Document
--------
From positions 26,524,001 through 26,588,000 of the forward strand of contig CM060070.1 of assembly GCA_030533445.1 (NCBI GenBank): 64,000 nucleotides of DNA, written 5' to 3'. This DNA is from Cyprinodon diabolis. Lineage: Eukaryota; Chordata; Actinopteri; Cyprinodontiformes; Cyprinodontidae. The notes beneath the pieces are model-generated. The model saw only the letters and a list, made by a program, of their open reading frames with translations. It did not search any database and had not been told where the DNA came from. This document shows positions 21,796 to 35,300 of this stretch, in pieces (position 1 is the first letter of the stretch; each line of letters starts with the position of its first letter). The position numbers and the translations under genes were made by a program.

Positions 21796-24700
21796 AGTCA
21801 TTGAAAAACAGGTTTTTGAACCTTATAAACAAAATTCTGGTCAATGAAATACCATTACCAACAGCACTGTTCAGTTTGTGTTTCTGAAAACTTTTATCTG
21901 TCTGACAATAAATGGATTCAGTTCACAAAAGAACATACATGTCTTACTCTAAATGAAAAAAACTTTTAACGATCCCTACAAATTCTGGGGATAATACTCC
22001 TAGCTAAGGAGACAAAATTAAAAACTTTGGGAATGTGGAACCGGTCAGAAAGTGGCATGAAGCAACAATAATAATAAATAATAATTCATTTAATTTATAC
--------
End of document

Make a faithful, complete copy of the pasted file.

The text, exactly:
From positions 26,524,001 through 26,588,000 of the forward strand of contig CM060070.1 of assembly GCA_030533445.1 (NCBI GenBank): 64,000 nucleotides of DNA, written 5' to 3'. This DNA is from Cyprinodon diabolis. Lineage: Eukaryota; Chordata; Actinopteri; Cyprinodontiformes; Cyprinodontidae. The notes beneath the pieces are model-generated. The model saw only the letters and a list, made by a program, of their open reading frames with translations. It did not search any database and had not been told where the DNA came from. This document shows positions 21,796 to 35,300 of this stretch, in pieces (position 1 is the first letter of the stretch; each line of letters starts with the position of its first letter). The position numbers and the translations under genes were made by a program.

Positions 21796-24700
21796 AGTCA
21801 TTGAAAAACAGGTTTTTGAACCTTATAAACAAAATTCTGGTCAATGAAATACCATTACCAACAGCACTGTTCAGTTTGTGTTTCTGAAAACTTTTATCTG
21901 TCTGACAATAAATGGATTCAGTTCACAAAAGAACATACATGTCTTACTCTAAATGAAAAAAACTTTTAACGATCCCTACAAATTCTGGGGATAATACTCC
22001 TAGCTAAGGAGACAAAATTAAAAACTTTGGGAATGTGGAACCGGTCAGAAAGTGGCATGAAGCAACAATAATAATAAATAATAATTCATTTAATTTATAC